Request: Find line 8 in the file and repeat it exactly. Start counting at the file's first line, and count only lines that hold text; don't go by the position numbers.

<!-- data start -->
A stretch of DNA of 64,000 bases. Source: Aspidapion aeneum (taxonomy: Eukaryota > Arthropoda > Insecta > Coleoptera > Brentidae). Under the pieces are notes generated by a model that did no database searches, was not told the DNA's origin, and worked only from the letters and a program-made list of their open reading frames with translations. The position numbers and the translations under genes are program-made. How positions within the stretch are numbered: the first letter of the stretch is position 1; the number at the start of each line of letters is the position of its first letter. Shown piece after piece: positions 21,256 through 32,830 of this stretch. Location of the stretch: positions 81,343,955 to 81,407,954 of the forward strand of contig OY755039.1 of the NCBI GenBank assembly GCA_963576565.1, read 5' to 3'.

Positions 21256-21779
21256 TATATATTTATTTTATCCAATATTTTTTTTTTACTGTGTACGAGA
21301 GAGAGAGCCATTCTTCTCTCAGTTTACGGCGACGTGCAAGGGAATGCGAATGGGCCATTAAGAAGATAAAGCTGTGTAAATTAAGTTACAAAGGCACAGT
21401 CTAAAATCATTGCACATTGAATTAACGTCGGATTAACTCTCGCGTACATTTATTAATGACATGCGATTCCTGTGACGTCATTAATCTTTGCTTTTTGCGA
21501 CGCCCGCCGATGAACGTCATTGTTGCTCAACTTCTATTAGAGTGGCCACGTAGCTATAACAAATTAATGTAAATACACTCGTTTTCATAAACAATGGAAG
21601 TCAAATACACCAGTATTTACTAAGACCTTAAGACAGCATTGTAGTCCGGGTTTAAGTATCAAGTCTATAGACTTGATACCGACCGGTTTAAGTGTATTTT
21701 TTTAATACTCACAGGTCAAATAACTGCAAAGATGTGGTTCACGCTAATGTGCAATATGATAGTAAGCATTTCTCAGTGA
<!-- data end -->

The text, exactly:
21701 TTTAATACTCACAGGTCAAATAACTGCAAAGATGTGGTTCACGCTAATGTGCAATATGATAGTAAGCATTTCTCAGTGA